A backyard patio is the perfect location for entertaining friends, enjoying a cookout, or basking in the sun. But during the hottest part of the summer, the sun is not your friend. But consider budgeting for the cost to cover a patio to enjoy this space all year round – rain or shine.
Covered patios look great all while keeping you cool in the summer, providing shade, protecting your patio furniture, and making outdoor living more enjoyable. Covering your patio protects the inside of your home, too. Less sun shining in the windows means your home stays cooler, your furnishings won’t fade, and you enjoy lower energy costs.
Why cover a patio?
Patio cover ideas come in multiple styles–from an easy-to-install umbrella to a professionally built permanent structure like a pergola. Before committing to one solution, though, let’s look at the different reasons to cover your patio, the factors that influence your style choice, and the pros, cons, and costs of different types of covers.
There are many benefits to covering your backyard patio. In addition to those already mentioned, here are a few more to consider:
Factors that go into choosing a type of patio cover
'When choosing a patio cover, you should consider the type of cover you want, the size of your patio, and your budget,' says Bailey Carson, home care expert at Angi. Also, knowing whether you want something permanent and connected to your home or something removable helps you choose the right style for your outdoor living space.
'Before you can start shopping, you need to decide how much area you want to cover,' says Carson. Then, you’re able to choose which type of cover you need. For example, a permanent roof might be the best option for covering the entire patio, but a large awning may fit better in your budget.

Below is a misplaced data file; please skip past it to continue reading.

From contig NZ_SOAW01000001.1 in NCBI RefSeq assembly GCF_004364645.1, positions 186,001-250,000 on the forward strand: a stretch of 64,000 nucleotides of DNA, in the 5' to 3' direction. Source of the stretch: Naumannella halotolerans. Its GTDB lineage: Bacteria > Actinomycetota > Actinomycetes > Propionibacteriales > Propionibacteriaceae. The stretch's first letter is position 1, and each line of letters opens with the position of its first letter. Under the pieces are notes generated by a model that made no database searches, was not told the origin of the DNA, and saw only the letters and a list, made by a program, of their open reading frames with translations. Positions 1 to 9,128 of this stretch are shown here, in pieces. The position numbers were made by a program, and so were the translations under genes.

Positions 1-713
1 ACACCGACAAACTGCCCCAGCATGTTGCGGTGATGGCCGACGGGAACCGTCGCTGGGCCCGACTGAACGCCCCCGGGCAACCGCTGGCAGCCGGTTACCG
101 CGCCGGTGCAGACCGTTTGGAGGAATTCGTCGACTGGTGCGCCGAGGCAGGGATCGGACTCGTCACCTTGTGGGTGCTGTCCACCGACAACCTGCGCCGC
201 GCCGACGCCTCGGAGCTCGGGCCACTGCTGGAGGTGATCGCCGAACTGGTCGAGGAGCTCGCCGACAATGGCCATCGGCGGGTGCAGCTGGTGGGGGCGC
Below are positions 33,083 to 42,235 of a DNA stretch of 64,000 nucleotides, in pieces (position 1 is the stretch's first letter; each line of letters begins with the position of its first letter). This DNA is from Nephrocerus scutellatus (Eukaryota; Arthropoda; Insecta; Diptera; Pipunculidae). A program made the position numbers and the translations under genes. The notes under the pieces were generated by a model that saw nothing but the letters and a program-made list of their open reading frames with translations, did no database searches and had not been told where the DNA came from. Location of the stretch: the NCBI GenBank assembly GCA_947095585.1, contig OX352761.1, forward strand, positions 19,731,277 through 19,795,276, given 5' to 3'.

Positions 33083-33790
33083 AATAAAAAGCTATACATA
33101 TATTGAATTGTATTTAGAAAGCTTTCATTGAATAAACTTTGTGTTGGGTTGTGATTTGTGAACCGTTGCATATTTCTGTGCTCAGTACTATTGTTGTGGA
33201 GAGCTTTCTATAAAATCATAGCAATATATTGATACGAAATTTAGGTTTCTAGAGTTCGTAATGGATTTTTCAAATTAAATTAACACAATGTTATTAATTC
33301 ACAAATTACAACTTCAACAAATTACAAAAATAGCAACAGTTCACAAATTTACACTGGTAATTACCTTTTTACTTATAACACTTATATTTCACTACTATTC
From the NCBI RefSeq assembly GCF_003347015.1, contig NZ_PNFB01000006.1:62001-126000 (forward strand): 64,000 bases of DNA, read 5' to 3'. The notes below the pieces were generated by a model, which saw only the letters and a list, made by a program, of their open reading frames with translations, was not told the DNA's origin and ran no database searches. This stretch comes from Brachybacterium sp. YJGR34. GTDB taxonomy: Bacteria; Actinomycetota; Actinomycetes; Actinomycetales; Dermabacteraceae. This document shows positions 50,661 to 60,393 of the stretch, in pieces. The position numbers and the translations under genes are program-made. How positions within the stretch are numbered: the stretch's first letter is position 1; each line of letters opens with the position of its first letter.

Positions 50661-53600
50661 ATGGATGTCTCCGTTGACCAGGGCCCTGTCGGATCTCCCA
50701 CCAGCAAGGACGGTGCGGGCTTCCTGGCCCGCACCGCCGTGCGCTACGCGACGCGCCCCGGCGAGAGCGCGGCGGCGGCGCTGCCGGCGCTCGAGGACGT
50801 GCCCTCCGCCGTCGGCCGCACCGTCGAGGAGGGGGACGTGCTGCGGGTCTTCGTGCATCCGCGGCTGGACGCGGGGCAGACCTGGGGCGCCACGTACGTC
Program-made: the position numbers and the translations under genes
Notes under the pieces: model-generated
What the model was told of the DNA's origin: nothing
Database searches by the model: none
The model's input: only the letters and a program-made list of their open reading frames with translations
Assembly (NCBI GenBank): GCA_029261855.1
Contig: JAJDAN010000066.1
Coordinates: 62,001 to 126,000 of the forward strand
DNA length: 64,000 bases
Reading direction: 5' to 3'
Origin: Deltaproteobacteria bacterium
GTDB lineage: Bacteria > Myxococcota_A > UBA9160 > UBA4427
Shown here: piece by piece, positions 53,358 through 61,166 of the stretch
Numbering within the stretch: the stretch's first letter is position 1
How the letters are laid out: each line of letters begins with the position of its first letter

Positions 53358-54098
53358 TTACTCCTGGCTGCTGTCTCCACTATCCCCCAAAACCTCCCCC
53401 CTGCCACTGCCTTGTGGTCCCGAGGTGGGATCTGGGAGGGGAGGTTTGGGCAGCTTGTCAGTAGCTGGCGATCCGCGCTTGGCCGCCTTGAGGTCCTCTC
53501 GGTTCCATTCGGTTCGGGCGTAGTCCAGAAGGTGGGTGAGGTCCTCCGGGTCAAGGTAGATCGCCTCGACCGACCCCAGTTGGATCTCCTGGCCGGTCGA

Next, set a realistic budget. Temporary covers like shade sails and umbrellas are more affordable than awnings. But permanent patio covers give you a better return on your investment and improve the value of your home, according to national home improvement expert Danny Lipford, host of the nationally-syndicated TV and radio program Today’s Homeowner with Danny Lipford.
'A patio cover should look original to the home to get as much value as you can,' Lipford says. 'Matching roofing materials and style will get you the best ROI.' If your budget will support a permanent roof over, he suggests doing it. 'I’ve seen patio covers done properly–to look like they were part of the original construction–evolve over time. Now, you have an open-air patio, then you screen it in, next, you have a sunroom, and eventually a living space.'
The average cost of different types of patio covers
Temporary patio cover costs
Temporary patio covers include awnings, shade sails, and umbrellas. They are the best option for renters or homeowners who don’t want permanent construction. Temporary covers are also attractive to those on a low budget who want more use from their space while saving for something more permanent. Here are a few temporary options, their average cost, and the pros and cons of each.
Retractable awning–A retractable awning attaches to the home over a window or door to provide shade outside and inside. Whether manually operated or motorized, retractable awnings come in various standard sizes or are custom-made. Manually-operated awnings cost about $500, according to Carson. But, motorized awnings can cost $3,500 and up. Larger awnings with more features command a higher price tag. When shopping, look for features like waterproof fabric, phone app controls, weather sensors, and integrated lighting and heating.
- Many options to choose from
- When you want sunshine, you retract the awning
- Fits a wide range of budgets
- Most expensive temporary cover
Shade sail–A shade sail is a triangular- or rectangular-shaped canvas attached to the structure at its points. Shade sails come in many sizes and colors, priced from $20-$200, depending on size and material. Make sure your patio has a point of contact for each corner of the sail. If not, erect a post or two for this purpose. Also, look for features like reinforced grommets, waterproof and UV-protected fabric, and included hardware.
- Easy to install
- Removeable for wanted sun exposure
- Comes in a wide range of colors and sizes